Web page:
DIY engineers now go one step further. MAKE magazine reports that a Russian engineer has implemented a DIY capacitive touch pad. The system is built by referencing the whitepaper of Quantum Research Group (now acquired by Atmel). For unknown reason, I can’t open the linked PDF file.. So, I put another link for the paper here. All Quantum’s touch sensing ICs use Quantum’s propriety charge transfer sensing technique. You can easily understand its operating principles by consulting charge transfer sensing whitepaper.
Thursday, March 26, 2009
Saturday, March 21, 2009
Published Thursday, March 19, 2009 5:10 AM
IdentityMine announces the IdentityMine Gesture Engine, a new solution accelerator to assist clients looking to develop multi-touch applications for Windows 7.
LAS VEGAS, NV (March 19, 2009) - IdentityMine, an expert user-experience company, introduces the IdentityMine Gesture Engine to bring expanded Multi-Touch capabilities to applications for Windows 7.
With the new range of hardware and software available, it is now possible to create interfaces that respond directly to touch. Specifically these new paradigms allow more than one touch to be processed at the same time – allowing for more natural navigation and commands. Examples of these emerging technologies include Windows 7 and Microsoft Surface.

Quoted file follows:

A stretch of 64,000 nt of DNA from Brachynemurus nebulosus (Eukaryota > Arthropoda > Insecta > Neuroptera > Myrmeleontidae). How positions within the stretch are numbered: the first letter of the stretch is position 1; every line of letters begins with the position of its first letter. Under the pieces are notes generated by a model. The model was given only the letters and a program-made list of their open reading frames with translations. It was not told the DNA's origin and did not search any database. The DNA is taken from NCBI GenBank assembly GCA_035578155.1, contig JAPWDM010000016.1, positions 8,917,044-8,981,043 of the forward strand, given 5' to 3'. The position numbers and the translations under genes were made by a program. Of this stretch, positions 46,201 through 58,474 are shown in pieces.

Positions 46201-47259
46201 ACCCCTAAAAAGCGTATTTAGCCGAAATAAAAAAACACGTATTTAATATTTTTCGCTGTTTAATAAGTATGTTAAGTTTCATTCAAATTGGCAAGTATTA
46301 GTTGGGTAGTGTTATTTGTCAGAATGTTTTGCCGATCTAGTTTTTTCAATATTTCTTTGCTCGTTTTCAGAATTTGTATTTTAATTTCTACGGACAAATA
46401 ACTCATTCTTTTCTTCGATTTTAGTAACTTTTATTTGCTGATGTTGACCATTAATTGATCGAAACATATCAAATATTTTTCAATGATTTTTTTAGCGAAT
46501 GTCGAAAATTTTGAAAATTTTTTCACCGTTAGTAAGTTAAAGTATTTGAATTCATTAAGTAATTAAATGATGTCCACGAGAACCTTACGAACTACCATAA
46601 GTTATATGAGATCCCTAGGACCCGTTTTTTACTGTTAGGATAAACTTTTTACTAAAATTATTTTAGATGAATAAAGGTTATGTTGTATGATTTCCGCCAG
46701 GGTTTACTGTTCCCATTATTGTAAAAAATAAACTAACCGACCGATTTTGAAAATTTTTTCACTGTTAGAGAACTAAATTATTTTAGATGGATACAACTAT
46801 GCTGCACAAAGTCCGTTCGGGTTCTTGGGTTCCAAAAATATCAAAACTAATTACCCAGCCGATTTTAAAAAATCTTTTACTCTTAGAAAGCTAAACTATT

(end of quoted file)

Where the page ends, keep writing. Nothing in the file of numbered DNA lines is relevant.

The IdentityMine Gesture Engine implements a strategy where gestures can be placed at any point of the user interface, and work seamlessly together to interpret the intended navigation or command. The technology created to implement this strategy is known as multi-level gesturing. By supporting multi-level cooperative gesturing, designers and developers are able to implement grouping of gestures to accomplish a very natural user experience.
In addition to multi-level gesturing, the IdentityMine Gesture Engine supports and expanded set of gestures including the ability for user-defined gestures.
"The IdentityMine Gesture Engine is a major step forward in allowing us to push the envelope in natural user interface (NUI) development,” said Mark Brown, CEO at IdentityMine. “We are extremely excited about the new technologies coming in Windows 7 and are ready to support clients who are gearing up for the upcoming OS launch.”
For more information on the IdentityMine Gesture Engine and their solutions and services focused on Windows 7 please visit www.identitymine.com/windows7.
Source: DIY 3D Controller, instructables